World Leaders Failed Us, But We Have the Power to End the Era of Fossil Fuels

January 3, 2024

by Rabbi Jacob Siegel (YCT ’16) for Common Dreams

Last month saw an historic, albeit altogether insufficient, step forward to avoid climate catastrophe.

At the annual global UN-backed climate change conference in Dubai, known as COP28, countries for the first time unanimously acknowledged the necessity of “transitioning away from fossil fuels”: coal, oil, and gas. While short of an endorsement of a full fossil fuel phaseout—what scientists tell us is needed to avert the worst impacts of the climate crisis—it is a milestone, decades in the making.

Yet even this tepid sign of progress faced pushback from fossil fuel executives and the politicians who do their bidding.

The story of COP28 is one of the power and perniciousness of the fossil fuel industry. The CEO of the United Arab Emirates’ oil company (the 12th largest in the world) served as conference chair, and industry lobbyists outnumbered delegates from nearly every country. The final text is full of industry-friendly loopholes, giving fossil fuel corporations leeway to continue to profit off dirty energy.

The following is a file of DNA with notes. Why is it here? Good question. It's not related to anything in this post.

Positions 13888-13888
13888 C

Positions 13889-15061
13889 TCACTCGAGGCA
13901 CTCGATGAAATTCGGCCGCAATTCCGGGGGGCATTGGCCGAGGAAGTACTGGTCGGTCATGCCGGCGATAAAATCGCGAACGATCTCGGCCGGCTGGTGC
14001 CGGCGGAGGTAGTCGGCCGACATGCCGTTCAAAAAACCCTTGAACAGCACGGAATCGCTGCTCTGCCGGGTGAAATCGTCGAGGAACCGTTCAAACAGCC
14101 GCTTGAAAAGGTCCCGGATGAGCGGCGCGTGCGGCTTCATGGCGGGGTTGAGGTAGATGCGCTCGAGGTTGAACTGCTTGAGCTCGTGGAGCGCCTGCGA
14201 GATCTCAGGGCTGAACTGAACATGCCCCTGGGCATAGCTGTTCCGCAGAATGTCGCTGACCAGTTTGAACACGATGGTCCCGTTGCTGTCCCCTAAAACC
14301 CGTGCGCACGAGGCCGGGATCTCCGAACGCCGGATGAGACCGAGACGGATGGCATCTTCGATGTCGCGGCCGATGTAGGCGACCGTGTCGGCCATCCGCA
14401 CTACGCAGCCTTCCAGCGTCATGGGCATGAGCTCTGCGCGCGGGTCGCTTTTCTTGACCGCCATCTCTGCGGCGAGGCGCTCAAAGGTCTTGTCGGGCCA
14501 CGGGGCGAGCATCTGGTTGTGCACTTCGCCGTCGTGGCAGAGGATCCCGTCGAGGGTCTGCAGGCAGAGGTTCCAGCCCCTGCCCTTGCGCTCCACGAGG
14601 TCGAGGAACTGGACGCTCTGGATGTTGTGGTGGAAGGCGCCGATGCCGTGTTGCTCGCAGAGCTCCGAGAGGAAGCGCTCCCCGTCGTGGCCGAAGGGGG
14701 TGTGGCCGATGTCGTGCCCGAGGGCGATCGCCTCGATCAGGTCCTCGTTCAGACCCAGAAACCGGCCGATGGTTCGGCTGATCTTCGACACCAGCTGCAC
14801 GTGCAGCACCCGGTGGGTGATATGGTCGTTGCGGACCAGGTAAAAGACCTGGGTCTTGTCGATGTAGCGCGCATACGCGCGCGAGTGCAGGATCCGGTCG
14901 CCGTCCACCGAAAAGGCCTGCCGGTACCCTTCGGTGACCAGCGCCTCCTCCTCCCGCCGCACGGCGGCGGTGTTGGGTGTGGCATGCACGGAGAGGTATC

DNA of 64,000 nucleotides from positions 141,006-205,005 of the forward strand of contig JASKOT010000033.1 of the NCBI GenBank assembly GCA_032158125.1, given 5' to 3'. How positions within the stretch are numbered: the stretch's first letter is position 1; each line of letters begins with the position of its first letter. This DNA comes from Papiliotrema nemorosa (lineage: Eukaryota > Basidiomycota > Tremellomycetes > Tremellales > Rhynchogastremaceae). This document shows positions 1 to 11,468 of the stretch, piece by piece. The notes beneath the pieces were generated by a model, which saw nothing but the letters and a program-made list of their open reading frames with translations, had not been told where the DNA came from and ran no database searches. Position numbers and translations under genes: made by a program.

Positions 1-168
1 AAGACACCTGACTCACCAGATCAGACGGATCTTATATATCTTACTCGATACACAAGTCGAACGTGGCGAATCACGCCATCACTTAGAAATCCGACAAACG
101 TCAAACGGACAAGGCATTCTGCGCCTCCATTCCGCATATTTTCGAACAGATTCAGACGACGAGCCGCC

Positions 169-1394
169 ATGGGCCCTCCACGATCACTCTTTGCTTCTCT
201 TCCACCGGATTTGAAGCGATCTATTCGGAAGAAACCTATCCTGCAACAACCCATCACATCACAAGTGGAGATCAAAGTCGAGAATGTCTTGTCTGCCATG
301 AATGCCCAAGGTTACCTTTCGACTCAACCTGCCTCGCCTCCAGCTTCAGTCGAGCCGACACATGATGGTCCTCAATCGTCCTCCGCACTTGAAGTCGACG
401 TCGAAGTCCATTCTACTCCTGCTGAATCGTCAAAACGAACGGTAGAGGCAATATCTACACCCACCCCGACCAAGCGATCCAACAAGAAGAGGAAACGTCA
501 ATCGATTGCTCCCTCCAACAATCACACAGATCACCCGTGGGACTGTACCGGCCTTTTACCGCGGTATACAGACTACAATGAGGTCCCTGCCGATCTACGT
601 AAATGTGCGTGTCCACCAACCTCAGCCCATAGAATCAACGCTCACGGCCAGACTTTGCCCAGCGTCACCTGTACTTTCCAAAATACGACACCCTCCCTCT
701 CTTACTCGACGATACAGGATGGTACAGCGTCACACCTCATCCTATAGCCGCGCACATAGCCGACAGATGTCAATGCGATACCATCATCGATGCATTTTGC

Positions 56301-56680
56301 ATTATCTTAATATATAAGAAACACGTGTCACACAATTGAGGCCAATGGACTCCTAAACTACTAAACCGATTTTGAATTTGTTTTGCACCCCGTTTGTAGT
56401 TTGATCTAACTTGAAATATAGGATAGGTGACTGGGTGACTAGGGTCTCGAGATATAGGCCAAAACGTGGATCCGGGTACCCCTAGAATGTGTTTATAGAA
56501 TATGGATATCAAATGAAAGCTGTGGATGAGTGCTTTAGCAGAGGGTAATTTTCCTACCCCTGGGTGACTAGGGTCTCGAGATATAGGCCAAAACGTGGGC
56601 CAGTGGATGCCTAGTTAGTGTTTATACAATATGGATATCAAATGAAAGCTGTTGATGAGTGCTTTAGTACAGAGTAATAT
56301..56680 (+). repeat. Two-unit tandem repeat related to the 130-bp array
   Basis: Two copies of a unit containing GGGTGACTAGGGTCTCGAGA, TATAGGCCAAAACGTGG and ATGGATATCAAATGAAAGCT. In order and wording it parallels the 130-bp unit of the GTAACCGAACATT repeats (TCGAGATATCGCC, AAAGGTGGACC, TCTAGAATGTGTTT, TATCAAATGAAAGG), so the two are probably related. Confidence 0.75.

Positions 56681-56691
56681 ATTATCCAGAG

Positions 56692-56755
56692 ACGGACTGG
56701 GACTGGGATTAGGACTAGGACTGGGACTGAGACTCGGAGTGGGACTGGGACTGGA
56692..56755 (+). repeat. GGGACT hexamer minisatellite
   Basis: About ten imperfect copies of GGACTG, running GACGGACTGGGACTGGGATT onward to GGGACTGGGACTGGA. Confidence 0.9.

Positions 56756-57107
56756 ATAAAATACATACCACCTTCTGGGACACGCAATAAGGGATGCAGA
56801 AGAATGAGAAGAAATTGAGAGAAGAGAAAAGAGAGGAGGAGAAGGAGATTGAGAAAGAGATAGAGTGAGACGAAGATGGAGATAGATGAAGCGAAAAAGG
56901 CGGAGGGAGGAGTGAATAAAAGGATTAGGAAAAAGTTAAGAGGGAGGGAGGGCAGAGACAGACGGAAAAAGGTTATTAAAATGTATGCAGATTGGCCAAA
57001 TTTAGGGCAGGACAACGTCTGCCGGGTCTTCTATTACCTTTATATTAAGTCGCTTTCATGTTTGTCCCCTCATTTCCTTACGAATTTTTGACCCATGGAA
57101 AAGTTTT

Trying to address the climate crisis while expanding drilling, mining, and fracking operations is like offering chemotherapy to a lung cancer patient while handing them pack after pack of Marlboro Reds.

It’s clear we are at the end of the fossil fuel era. Solar and wind energy are the cheapest forms of energy to build.

Like tobacco companies before them, fossil fuel corporations have known for years (with shocking accuracy) about the science: their products, when used as directed, would harm the health of the planet and cause widespread devastation. But the industry has time and again blocked significant action or sought to delay it through false promises. They did so again at COP28.

As the future is at stake, it falls to the rest of us to take urgent action. Indeed, civil society institutions are not waiting. Last week marked a major achievement: 1600 institutions across the world representing more than $40 trillion (with a “T”) have now pledged to move money away from fossil fuels and toward clean energy.

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